Appellant contends that appellee failed to show a Civ. R. 60(B) ground for vacation of the judgment. He claims that because he fully complied with the procedural requirements regarding service of process set out in Civ. R. 4.6, appellee's bare assertion that she did not receive service is insufficient to serve as grounds for vacating a judgment.
We do not agree with appellant's contention, and we find that appellee fully complied with Civ. R. 60(B).
The evidentiary materials show that the motion was made timely as it was filed within one week of the discovery of the default judgment. A meritorious defense has been alleged. Appellee claims that appellant was really the negligent party, and that he was the cause of the accident. Furthermore, the fact that appellee did not receive service falls under Civ. R. 60(B)(5) as "any other reason justifying relief from the judgment."
It is true that when there is no objection or evidence to the contrary, the address used by a plaintiff in a complaint will be assumed to be an address where it is reasonable to anticipate that mail service will be delivered to the defendant. J.R. Productions, Inc. v. Young (1982), 3 Ohio App.3d 407. Appellant's brief and affidavit in opposition to the motion for relief from judgment indicate that appellee had filed a forwarding address of 4253 East 71st Street in Cleveland, Ohio, when she moved from the address which is in the caption of the complaint. Therefore, appellant asserts there was a reasonable expectation that the complaint should have been delivered to appellee.
We agree with appellant that there is a presumption of proper service in cases where the Civil Rules on service are followed. However, this presumption is rebuttable by sufficient evidence. Grant v. Ivy (1980), 69 Ohio App.2d 40 [23 O.O.3d 34]. Where a party seeking a motion to vacate makes an uncontradicted sworn statement that she never received service of a complaint, she is entitled to have the judgment against her vacated even if her opponent complied with Civ. R. 4.6 and had service made at an address where it could reasonably be anticipated that the defendant would receive it. Cox v. Franklin (Jan. 10, 1974), Cuyahoga App. No. 32982, unreported. Appellant has presented no evidence to show that appellee actually received service. It is reversible error for a trial court to disregard unchallenged testimony that a person did not receive service. In Hayes v. Kentucky Joint Stock Land Bank of Lexington (1932), 125 Ohio St. 359, at 365, the Ohio Supreme Court stated:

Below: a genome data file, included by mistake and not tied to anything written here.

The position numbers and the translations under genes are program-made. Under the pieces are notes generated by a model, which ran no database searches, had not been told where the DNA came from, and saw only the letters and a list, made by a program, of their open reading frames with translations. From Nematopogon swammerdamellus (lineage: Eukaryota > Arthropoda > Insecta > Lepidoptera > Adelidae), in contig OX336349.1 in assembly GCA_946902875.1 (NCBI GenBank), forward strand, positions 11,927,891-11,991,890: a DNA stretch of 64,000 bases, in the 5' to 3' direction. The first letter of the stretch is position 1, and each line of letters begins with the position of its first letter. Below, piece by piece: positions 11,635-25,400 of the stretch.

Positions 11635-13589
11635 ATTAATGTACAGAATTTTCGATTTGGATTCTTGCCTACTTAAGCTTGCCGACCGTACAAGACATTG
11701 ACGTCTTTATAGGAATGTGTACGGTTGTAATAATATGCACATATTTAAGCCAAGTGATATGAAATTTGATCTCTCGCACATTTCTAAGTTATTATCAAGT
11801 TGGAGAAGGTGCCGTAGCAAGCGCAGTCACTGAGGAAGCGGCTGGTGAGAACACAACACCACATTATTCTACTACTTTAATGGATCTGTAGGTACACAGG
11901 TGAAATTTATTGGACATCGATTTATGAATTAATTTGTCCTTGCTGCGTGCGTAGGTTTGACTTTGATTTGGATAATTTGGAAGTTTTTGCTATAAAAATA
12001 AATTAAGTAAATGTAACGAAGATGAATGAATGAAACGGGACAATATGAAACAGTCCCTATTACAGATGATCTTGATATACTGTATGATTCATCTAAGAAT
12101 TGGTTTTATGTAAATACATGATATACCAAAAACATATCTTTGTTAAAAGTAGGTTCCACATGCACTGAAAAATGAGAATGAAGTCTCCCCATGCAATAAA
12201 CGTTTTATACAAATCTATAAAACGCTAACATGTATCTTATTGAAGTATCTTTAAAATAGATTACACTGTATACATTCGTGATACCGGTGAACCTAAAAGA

"* * * The defendant, who challenged the jurisdiction over her person, testified in her own behalf. If another witness had given testimony which contradicted her upon essential points, or if she had contradicted herself, or had made admissions which tended to support the claim of residence in Canton, a wholly different situation would be presented. The trial court could not wholly disregard her uncontradicted testimony. Neither could it draw inferences directly contrary to her affirmative statements. The court therefore erred in finding that good and valid service was had upon her, and that the court had jurisdiction over her person."
In deciding that the motion to vacate the default judgment was properly granted, we follow the basic position of Ohio law that whenever possible cases should be decided on their merits. Perotti v. Ferguson (1983), 7 Ohio St.3d 1, 3.
We affirm the judgment of the trial court.
Judge Jack G. Day participated in this decision but resigned from the court effective 12:01 a.m., June 4, 1984.